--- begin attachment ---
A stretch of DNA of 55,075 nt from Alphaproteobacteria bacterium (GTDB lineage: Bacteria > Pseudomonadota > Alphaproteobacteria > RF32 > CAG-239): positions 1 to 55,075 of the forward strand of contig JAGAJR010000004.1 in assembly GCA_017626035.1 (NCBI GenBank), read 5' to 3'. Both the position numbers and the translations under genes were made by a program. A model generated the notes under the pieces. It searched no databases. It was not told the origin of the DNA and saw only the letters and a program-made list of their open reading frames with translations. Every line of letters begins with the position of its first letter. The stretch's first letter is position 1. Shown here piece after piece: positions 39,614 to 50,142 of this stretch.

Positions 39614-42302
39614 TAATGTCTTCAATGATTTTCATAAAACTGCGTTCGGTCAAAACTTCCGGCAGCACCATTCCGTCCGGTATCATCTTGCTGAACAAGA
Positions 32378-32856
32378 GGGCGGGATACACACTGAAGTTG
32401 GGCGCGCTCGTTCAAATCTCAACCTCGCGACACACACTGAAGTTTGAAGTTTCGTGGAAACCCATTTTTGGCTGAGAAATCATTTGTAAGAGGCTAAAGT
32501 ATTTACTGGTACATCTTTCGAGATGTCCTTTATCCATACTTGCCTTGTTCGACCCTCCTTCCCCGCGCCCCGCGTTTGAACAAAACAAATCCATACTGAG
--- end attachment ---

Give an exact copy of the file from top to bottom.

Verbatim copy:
A stretch of DNA of 55,075 nt from Alphaproteobacteria bacterium (GTDB lineage: Bacteria > Pseudomonadota > Alphaproteobacteria > RF32 > CAG-239): positions 1 to 55,075 of the forward strand of contig JAGAJR010000004.1 in assembly GCA_017626035.1 (NCBI GenBank), read 5' to 3'. Both the position numbers and the translations under genes were made by a program. A model generated the notes under the pieces. It searched no databases. It was not told the origin of the DNA and saw only the letters and a program-made list of their open reading frames with translations. Every line of letters begins with the position of its first letter. The stretch's first letter is position 1. Shown here piece after piece: positions 39,614 to 50,142 of this stretch.

Positions 39614-42302
39614 TAATGTCTTCAATGATTTTCATAAAACTGCGTTCGGTCAAAACTTCCGGCAGCACCATTCCGTCCGGTATCATCTTGCTGAACAAGA
Positions 32378-32856
32378 GGGCGGGATACACACTGAAGTTG
32401 GGCGCGCTCGTTCAAATCTCAACCTCGCGACACACACTGAAGTTTGAAGTTTCGTGGAAACCCATTTTTGGCTGAGAAATCATTTGTAAGAGGCTAAAGT
32501 ATTTACTGGTACATCTTTCGAGATGTCCTTTATCCATACTTGCCTTGTTCGACCCTCCTTCCCCGCGCCCCGCGTTTGAACAAAACAAATCCATACTGAG